Historic woman nominated to have face on bank noteCatherine Lamoureux's adventures remembered
as Bank of Canada nominations close
Northern News Services
Thursday, April 21, 2016
DEH GAH GOT'IE KOE/FORT PROVIDENCE
A call to put the faces of more women on cash is being answered by the Fort Providence Metis Council.
A family photo taken in 1915 shows Catherine Beaulieu Bouvier Lamoureux, right, and members of her family. They include, back row, from left, Celine Lafferty Bouvier and her daughter Albina Bouvier; Marie Lafferty Bouvier, the wife of Jean-Baptiste Bouvier, seated; Veronique Lecou Bouvier; Rev. Father Leguen; and Jean-Baptiste Lamoureux. Front row, from left, Elizabeth Bouvier Norwegian holding her niece Corrine Bouvier. - photo courtesy of Albert Lafferty, original held by Susan Christie
The response? A larger than life woman who looms large in Deh Cho history.
When Catherine Lamoureux was young, she once decided to catch herself a bear that was frequenting the patch where the women of Fort Resolution would often pick Saskatoon berries.
At that time, Lamoureux was known by her maiden name, Beaulieu.
The story goes, as told by great-great-grandson Bob Norwegian, that Lamoureux took a cable and pulled off a strand of wire the size of her thumb and fashioned it into a snare.
"Women weren't supposed to carry guns in those days," Norwegian said, adding that at the time this story took place, the men were out on a two-week hunt.
Sure enough, when the women returned to the berry bush, a fierce bear awaited them, his neck caught tight in a snare as he growled and tore at the ground with his claws. The sound of the cable pulling tight was like the twang of a fiddle string.
Lamoureux, who had brought an axe with her for the occasion, said, "I'll get him."
And so she did.
After killing the bear, the women brought it back to their community, where they skinned and butchered it to share with community members.
Now, Lamoureux has been nominated to have her likeness inscribed on currency - an effort on the part of the Bank of Canada to get women on Canadian bills.
Lamoureux is one of more than 25,000 nominees from across Canada for the position.
Her nomination was spearheaded by Gail Cyr, who told Deh Cho Drum she approached the Fort Providence Metis Council for support.
Cyr had heard of Lamoureux and had the opportunity to learn more about her in 2012, when Fort Providence threw a celebration in Lamoureux's honour. That celebration came after Lamoureux was named a Historical Person of Interest by Parks Canada.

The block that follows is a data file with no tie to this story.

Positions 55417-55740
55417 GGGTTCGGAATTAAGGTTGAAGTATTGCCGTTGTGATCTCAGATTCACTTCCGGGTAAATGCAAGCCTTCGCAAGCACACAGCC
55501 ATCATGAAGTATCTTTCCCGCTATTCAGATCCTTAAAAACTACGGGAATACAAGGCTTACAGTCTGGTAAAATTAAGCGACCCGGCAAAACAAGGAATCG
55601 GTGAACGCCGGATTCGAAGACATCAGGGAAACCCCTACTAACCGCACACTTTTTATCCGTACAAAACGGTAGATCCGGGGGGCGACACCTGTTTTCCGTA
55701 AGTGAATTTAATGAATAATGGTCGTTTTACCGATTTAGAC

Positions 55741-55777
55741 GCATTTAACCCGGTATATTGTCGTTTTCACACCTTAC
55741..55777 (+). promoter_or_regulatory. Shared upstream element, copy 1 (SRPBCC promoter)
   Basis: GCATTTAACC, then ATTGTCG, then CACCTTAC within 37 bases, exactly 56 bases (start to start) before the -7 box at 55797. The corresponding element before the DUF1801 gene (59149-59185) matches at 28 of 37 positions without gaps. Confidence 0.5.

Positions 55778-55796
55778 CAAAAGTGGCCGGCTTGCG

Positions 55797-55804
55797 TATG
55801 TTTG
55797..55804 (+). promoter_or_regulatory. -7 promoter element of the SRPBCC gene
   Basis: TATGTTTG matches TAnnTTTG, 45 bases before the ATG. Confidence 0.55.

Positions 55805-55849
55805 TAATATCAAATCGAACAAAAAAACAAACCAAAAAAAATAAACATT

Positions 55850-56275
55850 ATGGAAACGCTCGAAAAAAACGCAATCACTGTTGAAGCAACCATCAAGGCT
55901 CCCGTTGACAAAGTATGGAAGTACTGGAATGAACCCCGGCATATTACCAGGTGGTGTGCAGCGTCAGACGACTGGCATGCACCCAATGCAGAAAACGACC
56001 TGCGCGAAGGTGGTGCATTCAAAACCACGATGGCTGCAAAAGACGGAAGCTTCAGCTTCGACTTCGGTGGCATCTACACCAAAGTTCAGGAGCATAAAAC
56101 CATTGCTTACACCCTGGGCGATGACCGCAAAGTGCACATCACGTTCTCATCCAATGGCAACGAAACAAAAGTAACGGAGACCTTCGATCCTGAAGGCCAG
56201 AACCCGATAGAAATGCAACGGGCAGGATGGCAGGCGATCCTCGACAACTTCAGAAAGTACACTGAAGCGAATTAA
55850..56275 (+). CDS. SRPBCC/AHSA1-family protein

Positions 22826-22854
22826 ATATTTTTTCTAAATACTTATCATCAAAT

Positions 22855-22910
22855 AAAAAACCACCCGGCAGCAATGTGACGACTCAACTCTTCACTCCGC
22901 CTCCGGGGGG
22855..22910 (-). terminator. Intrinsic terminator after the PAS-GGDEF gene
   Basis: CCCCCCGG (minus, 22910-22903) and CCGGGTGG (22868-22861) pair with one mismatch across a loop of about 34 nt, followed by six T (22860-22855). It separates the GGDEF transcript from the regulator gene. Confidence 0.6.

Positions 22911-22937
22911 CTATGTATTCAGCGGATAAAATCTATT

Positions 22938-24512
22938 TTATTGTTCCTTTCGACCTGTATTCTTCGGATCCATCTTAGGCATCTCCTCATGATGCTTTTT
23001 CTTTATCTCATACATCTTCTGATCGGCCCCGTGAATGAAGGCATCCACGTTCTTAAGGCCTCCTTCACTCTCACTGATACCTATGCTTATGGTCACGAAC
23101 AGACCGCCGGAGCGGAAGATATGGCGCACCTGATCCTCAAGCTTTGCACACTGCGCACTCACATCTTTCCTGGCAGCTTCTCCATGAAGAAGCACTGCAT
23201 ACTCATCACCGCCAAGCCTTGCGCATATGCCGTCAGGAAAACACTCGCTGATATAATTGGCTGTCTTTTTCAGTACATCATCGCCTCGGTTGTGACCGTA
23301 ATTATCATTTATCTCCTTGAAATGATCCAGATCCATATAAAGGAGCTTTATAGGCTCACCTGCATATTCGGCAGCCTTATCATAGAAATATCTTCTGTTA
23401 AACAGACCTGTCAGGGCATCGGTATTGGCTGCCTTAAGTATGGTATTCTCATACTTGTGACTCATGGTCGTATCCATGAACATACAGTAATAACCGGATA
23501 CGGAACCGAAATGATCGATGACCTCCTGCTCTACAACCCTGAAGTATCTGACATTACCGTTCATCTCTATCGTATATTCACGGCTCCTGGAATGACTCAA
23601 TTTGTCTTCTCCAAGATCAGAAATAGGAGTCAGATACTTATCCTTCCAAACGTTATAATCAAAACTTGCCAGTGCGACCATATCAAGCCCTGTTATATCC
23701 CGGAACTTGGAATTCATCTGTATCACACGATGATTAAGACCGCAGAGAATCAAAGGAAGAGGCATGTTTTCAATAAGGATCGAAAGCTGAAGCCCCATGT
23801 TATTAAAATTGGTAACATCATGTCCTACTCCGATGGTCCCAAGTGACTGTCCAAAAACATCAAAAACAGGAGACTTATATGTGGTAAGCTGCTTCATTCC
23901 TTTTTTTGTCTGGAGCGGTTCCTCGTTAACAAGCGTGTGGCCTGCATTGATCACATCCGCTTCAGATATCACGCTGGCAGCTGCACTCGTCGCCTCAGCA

"I'm friends with her descendants, so from time to time I would hear stories," Cyr said, adding none of the stories were quite as amazing as the information she learned during and after the celebration.
"She could shoot better than any man ... She would hunt back and forth between Fort Providence and (Behchoko), and what a generous woman she was."
Lamoureux spoke four languages and became known for her work with the Grey Nuns as well as her efforts to establish the first hospital and school in Fort Providence, where she moved with her family in 1861.
Lamoureux's adventures gained her the title of Ehtsu Naats'i - Grandmother of the Winds - and Kokum Baie - The Mother of Us All.
Lamoureux's descendants include well-known families such as the Sibbestons, Norwegians and Antoines, as well as the McLeods, Bonnetrouges and Laffertys.
"She's really a remarkable woman," Cyr said.
"I figured she really deserves to be nominated just because of all her different skills, her generosity and of course her (linguistic ability) ... I think she needs to be up there."
Born in 1836, Lamoureux was baptized at the age of nine into the Roman Catholic Church at Portage La Loche, Sask.
She spent four years at the Grey Nuns' school at St. Boniface in what was then Red River.
When she was 16, she married Joseph Bouvier of Fort Resolution.
Bob Norwegian, whose grandmother Elizabeth Bouvier Norwegian told him stories of his ancestor's life, recalls Lamoureux as a fearless woman who would brave the coldest of temperatures.
One such story has Lamoureux harnessing up her dogs at -60 C and head out with two other women she knew to visit her children near Behchoko.
"It was so cold, even the men didn't want to go out," Norwegian said.
"They did some trapping along the way ... and stayed for a few days before coming back."
He also recalls being told stories of Lamoureux braving the swaying ice on the snye during breakup on snowshoes in order to collect birch sap from the island by Fort Providence.
She re-married in 1879, two years after her husband died, to Jean Baptiste Lamoureux, who Norwegian says was a carpenter for the church.
She died in 1918 at the age of 82.
Norwegian said the nomination is important because it represents not just Lamoureux but many people who lived during the same time period.
"It's not just about her. It's about all the great-grandmas, the great-great grandmas. They all went through hardship - it just so happened a lot of stories went around about her," he said.
"That's the way I like to see it."
In a media release, the Fort Providence Metis Council stated Lamoureux "exemplified the bridge that Metis people, in particular, built for the future with the development changes that would come to the NWT."
"She is still with us," the release states.
Bank of Canada nominations closed April 15. The list of nominations is still being updated.